Superficial fibromatosis includes plantar and palmar subtypes. Palmar fibromatosis, also known as Dupuytren contracture, affects up to 20% of people over 65 and presents as a single nodule or multiple small nodules. Plantar fibromatosis also occur in adults but occasionally occur in children and young adults. Although superficial fibromatosis has the same morphologic features as the deep type, they have a much better clinical outcome with surgery reserved for symptomatic cases.



Deep fibromatosis can be divided into abdominal, intra-abdominal, and extra-abdominal subtypes. The abdominal type arises from the musculoaponeurotic structures of the abdominal wall and usually occurs in women of childbearing age. Intra-abdominal fibromatosis includes mesenteric and pelvic fibromatosis. Extra-abdominal fibromatosis mainly affects muscles and overlying fascia of the pelvic and shoulder girdle of young adults. Even though the clinical features of these subtypes are variable, all forms of deep fibromatosis have similar morphologic features. While deep fibromatoses do not metastasize, they can cause significant morbidity and mortality from aggressive local behavior. Recurrence rates following excision vary, but reach almost 80% in some series.



IN TRANSLATION


Almost all deep fibromatosis have mutations in the b-catenin or APC gene causing intranuclear accumulation of β-catenin that results in diffuse staining with β-catenin immunohistochemical stain. Conversely, reactive fibroblastic and myofibroblastic proliferations will be negative for β-catenin. Therefore, immunohistochemistry can be a useful tool in distinguishing fibromatosis from reactive proliferations on small biopsy specimens. Since Gardner syndrome is an autosomal dominant disease caused by germline mutation in the APC gene, affected patients are at a substantially higher risk of deep fibromatosis than the general population. Patients with Gardner syndrome also may present with intestinal polyposis, osteomas, and skin cysts.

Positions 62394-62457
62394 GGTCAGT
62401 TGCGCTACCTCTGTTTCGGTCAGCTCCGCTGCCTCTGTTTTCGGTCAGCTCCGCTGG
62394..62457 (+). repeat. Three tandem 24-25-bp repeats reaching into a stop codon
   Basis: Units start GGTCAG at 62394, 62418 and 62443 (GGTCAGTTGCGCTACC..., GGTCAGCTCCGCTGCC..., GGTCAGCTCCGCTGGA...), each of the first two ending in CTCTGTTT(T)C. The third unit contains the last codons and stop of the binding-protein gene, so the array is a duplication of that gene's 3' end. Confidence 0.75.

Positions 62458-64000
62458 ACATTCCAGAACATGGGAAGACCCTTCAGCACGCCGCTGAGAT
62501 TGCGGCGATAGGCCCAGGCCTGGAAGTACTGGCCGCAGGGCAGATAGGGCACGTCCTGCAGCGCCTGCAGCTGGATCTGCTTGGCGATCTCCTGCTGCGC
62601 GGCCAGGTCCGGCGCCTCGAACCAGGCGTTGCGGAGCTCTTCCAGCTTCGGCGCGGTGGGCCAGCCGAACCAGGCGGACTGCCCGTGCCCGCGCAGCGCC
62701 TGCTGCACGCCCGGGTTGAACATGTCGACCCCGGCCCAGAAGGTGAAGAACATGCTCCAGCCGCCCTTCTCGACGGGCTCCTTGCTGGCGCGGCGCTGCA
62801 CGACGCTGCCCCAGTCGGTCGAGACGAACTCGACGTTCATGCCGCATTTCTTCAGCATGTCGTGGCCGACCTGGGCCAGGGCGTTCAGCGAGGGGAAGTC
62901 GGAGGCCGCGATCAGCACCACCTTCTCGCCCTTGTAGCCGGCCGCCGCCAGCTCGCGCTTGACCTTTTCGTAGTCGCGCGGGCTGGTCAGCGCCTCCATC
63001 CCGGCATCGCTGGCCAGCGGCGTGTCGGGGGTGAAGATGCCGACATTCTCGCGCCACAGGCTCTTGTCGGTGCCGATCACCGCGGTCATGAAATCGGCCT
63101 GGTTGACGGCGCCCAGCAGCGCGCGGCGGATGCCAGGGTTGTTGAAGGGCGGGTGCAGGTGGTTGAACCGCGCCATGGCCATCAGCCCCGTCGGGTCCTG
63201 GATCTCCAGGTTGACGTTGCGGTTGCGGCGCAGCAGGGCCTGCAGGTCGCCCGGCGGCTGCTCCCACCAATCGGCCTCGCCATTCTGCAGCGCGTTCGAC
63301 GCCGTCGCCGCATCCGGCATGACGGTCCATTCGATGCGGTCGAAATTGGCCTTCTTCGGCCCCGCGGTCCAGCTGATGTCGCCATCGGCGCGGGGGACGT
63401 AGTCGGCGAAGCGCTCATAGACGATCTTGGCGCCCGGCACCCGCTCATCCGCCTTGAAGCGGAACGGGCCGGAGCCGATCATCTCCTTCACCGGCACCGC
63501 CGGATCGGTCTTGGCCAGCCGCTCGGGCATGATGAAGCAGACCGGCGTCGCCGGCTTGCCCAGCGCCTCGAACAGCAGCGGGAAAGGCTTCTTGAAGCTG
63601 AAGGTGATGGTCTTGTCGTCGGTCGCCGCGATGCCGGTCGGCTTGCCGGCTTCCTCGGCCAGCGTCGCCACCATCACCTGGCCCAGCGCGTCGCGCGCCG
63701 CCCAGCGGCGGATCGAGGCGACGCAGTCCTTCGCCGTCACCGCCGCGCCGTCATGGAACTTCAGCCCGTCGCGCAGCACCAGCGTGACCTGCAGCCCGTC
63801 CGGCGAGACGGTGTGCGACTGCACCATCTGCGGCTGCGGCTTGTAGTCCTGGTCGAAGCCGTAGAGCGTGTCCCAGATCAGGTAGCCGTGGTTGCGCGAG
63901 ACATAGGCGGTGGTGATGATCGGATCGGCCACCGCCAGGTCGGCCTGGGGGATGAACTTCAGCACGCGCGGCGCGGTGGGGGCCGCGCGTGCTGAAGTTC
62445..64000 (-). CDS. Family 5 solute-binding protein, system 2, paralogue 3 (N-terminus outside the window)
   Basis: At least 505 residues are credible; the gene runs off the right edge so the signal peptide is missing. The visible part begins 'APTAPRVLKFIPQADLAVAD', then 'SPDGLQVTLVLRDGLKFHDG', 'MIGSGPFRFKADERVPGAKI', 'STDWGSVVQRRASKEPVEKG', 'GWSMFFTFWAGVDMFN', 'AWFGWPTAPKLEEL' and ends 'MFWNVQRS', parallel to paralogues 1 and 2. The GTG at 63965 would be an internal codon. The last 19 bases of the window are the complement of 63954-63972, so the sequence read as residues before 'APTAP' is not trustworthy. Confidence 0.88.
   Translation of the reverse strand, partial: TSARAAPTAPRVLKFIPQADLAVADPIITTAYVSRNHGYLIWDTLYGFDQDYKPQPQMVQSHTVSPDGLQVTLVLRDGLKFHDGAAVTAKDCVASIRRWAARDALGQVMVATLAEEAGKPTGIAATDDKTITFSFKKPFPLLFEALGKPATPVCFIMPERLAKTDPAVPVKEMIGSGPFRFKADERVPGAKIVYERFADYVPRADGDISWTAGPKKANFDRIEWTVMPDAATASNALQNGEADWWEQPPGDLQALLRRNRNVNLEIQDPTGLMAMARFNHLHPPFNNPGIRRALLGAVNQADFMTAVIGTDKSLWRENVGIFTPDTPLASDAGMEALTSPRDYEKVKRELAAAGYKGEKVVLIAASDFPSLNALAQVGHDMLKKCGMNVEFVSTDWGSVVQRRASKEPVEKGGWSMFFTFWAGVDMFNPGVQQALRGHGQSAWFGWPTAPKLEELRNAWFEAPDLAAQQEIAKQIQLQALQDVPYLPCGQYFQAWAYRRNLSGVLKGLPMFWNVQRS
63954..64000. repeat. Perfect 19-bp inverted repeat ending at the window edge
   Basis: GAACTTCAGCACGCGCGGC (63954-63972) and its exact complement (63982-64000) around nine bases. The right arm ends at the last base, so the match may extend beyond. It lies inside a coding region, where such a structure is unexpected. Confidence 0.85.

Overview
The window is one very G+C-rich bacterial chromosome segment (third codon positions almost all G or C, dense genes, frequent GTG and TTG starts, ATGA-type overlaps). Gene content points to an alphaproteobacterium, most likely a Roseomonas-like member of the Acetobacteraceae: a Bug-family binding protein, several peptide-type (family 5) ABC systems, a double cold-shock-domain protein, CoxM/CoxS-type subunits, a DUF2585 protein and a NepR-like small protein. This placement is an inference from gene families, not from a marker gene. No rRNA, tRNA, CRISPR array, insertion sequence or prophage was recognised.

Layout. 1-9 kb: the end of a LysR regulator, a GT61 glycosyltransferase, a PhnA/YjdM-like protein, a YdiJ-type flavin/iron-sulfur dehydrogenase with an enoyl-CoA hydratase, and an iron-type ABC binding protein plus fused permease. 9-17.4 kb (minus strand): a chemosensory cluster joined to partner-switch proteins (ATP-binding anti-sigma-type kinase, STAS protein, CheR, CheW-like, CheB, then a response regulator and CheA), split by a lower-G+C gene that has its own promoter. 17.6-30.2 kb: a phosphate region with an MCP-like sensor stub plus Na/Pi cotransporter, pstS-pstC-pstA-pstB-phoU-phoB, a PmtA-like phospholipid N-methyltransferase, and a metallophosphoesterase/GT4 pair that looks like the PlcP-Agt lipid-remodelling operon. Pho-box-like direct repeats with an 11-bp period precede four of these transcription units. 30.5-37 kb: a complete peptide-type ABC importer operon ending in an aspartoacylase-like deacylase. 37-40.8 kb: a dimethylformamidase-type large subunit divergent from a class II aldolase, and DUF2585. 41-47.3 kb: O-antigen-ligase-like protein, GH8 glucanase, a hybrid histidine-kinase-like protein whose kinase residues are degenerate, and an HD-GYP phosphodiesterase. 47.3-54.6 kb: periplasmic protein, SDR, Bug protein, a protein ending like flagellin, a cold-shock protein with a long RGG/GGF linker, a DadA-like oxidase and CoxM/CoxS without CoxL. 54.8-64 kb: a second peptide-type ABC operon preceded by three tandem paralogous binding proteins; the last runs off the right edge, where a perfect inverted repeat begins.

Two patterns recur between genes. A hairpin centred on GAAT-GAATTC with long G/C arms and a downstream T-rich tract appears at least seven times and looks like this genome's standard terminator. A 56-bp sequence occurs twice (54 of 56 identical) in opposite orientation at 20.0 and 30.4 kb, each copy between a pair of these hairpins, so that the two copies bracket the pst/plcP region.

MALIGNANT FIBROBLASTIC TUMORS





Myxofibrosarcoma is a malignant fibroblastic lesion that classically presents as a superficial mass in the lower extremity of the elderly. Grossly these tumors are lobular and have a gelatinous cut surface. Microscopically, the amount of myxoid stroma varies by case and correlates with less aggressive course (see Figure 18-13). Conversely, those tumors with increased cellularity are high grade and are at risk of more aggressive behavior including more frequent local recurrence and potential for distant metastasis (see Case 18-13).






FIBROHISTIOCYTIC LESIONS





Lesional Histology



Fibrohistiocytic lesions are a group of entities that contain a mixture of histiocytes and fibroblasts. Histiocytes are cells derived from monocyte–macrophage lineage. They have eosinophilic cytoplasm containing lysosomes that are enzyme-containing organelles used to break down cellular waste material.






BENIGN FIBROHISTIOCYTIC TUMORS





Benign fibrous histiocytoma is a benign lesion that usually present as a solitary slowly growing nodule in adults in the dermis. Microscopically, this lesion consists of a mixed cellular population including spindle cells, xanthoma cells, multinucleated giant cells, inflammatory cells, and hemosiderin-laden macrophages. Epidermal hyperplasia and peripheral collagen trapping are helpful clues to the diagnosis (Figure 18-15). Simple excision is curative as these lesions rarely recur.